The first goal orientation is called performance-avoid. When individuals possess this goal orientation, their “why” is to not fail. They do what they do because they want to avoid negative judgments about their competence. Playing off the choice of job example, when individuals do not necessarily care what job they get, just so long as they get a job that doesn’t cause others to judge them negatively, they are being driven by this performance-avoid goal orientation.

The second goal orientation is called performance-approach. When individuals possess this goal orientation, their “why” is to prove their competence and gain favorable judgments about it. They do what they do because they want to stand apart from others in a positive way. Playing off the choice of job example, when individuals see salary and prestige as being important because they serve as signals of their competence, they are being driven by this performance-approach orientation.

The third goal orientation is called mastery orientation. When individuals possess this goal orientation, their “why” is to develop skills and abilities, advance their learning, and master tasks for the accomplishment of future goals. They do what they do because they value improving oneself. Playing off the choice of job example, when individuals see their jobs as opportunities to develop themselves and advance their learning, they are being driven by this mastery orientation.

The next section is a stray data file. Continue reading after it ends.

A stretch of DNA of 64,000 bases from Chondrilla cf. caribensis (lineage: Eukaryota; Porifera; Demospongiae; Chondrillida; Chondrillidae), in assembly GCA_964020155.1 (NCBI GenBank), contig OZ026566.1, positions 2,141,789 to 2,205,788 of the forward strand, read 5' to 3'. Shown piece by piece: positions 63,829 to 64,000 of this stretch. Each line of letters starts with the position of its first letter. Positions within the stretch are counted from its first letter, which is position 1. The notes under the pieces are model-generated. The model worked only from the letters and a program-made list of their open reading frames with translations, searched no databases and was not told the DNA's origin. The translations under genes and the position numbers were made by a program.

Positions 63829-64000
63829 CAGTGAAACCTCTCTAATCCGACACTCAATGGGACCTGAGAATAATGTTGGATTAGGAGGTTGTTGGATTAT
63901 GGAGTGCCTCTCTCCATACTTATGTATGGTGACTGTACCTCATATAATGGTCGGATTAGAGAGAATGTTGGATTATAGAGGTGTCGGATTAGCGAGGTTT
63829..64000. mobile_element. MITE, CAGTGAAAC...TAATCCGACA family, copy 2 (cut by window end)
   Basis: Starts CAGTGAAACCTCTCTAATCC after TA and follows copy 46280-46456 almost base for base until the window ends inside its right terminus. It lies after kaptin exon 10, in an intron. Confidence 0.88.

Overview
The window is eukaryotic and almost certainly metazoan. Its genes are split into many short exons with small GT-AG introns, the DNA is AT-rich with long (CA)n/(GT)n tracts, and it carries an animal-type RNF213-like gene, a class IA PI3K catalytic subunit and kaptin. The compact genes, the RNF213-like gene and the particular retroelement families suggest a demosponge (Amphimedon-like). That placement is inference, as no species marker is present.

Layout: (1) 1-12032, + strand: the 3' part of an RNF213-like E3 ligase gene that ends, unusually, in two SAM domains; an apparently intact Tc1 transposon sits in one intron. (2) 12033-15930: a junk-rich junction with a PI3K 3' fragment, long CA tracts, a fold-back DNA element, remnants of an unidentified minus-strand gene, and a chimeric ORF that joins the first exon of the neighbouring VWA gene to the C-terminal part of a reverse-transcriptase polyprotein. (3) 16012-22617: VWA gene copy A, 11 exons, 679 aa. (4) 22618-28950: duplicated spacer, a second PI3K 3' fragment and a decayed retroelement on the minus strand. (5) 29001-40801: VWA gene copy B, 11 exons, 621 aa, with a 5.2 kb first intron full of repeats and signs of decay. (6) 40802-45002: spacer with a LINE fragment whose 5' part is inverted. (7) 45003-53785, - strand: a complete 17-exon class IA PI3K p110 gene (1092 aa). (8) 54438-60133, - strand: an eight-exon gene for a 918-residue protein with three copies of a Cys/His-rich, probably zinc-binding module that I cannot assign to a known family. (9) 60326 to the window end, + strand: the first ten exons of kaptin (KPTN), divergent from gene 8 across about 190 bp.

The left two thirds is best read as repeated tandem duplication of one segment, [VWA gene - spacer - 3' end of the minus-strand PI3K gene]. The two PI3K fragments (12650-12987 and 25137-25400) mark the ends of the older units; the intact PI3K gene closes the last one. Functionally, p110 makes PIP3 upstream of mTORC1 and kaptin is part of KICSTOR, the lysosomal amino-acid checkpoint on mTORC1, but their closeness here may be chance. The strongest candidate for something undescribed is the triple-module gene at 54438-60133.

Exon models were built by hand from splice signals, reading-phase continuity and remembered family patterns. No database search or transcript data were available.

Over almost 40 years of research on these goal orientations, researchers have found powerful patterns related to how effective and successful individuals are based upon their goal orientation.

The Relationship between Goal Orientation and Success

What researchers have found is that the more one possesses a performance-avoid goal orientation, the less:

  • They will exert effort and persevere, as doing so puts them at risk for demonstrating incompetence

  • They will seek feedback, seeing feedback as exposing one’s incompetence

  • Likely they are to engage in deep-level learning strategies, meaning they engage in surface-learning strategies that are enough to “get by,” but not enough to truly master the subject/topic/skill

  • Likely they are to benefit from training because they are less likely to try new things, seek feedback, and only learn at a surface-level

  • Effectively they perform in their roles

But, the more individuals possess a mastery orientation, the more:

  • They will exert effort and persevere, as they recognize that mastery requires effort and perseverance

  • They will seek feedback, seeing feedback as opportunities to enhance their competence

  • Likely they are to engage in deep-level learning strategies, meaning they engage their full selves into their learning in order to truly master the subject/topic/skill